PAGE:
The Mad Agriculture Journal

Published on

June 08, 2021

Written by

Philip Taylor

Photo by

Jane Cavagnero

My love for the Chesapeake Bay runs deep, as I grew up at the confluence of the Susquehanna River and the Bay between the towns of Rising Sun and Port Deposit. The history of the Chesapeake Bay since 1607 has been a tale of deterioration. Virtually every major citizen of the Bay has been removed from the bay and now pollution prevents the swift return of any species. The system has been changed, perhaps irreversibly.

The glory of what ecosystems want to be inspires me. I’m drawn to ecosystems that are not highly modified by humanity. Regardless of why (privilege, upbringing, how my passions have evolved), I think there is something primordial within us that draws us to natural areas and a sense of wonder and expression. Who doesn’t enjoy sitting around a fire?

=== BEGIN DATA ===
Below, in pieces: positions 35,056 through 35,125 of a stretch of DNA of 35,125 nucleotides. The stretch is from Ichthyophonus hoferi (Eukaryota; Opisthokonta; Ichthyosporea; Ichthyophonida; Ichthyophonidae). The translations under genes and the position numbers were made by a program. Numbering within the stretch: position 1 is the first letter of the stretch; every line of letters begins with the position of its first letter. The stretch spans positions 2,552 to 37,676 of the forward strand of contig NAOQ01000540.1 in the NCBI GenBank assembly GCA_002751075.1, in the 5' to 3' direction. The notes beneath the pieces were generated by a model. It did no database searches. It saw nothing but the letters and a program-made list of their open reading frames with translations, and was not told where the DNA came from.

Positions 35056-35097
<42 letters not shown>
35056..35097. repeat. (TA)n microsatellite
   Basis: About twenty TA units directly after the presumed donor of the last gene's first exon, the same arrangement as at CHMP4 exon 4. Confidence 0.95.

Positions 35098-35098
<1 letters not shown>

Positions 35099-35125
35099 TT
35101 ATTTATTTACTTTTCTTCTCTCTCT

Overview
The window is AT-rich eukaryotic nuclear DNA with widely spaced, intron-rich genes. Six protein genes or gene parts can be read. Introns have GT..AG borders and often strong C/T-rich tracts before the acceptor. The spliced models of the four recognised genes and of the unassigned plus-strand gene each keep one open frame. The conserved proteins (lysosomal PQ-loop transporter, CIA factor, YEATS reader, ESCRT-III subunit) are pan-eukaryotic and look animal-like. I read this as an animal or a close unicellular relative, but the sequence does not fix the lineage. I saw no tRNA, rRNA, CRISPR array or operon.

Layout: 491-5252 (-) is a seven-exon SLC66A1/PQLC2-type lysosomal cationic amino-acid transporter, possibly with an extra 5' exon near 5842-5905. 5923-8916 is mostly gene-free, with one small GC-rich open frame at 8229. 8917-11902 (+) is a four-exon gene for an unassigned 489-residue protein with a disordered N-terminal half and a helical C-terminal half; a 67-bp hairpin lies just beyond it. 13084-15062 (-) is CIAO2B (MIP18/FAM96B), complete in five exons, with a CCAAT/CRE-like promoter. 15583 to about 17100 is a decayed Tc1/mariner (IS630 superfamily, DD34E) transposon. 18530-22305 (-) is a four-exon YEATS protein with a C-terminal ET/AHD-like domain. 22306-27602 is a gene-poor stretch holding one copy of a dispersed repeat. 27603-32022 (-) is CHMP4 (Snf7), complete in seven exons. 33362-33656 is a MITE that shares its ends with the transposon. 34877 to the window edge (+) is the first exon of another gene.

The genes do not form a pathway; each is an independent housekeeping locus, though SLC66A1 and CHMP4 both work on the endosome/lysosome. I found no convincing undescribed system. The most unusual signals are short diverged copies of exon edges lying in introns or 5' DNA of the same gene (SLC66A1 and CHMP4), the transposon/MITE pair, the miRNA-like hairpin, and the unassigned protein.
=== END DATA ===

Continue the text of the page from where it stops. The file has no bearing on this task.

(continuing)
It’s often hard to know what is possible because we’ve wholly forgotten what was. We lack stories and memory, and examples of thriving landscapes are rare. We have national parks, state parks scattered about, but these are fragments of a former land.

I’ve gotten a pre-colonional glimpse of the Bay in reading the journals of Captain John Smith, who writes in 1608, ’Of fish we were best acquainted with sturgeon, grampus, porpoise, seals, stingrays whose tails are very dangerous, brits, mullets, white salmon, trouts, soles, plaice, herring, conyfish, rockfish, eels, lampreys, catfish, shad, perch of three sorts, crabs, shrimps, crevices, oysters, cockles, and mussels,’, and oysters “lay as thick as stones”. This is a far cry from what is.

I’m a shameless aesthete. I strongly believe that beauty, diversity and evolutionary expression are guides to our work and ought to shape morality. The potential of the Bay enthralls me. Seeking its restoration is reverence for life.

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Originally published in
Mad Agriculture Journal Issue 5


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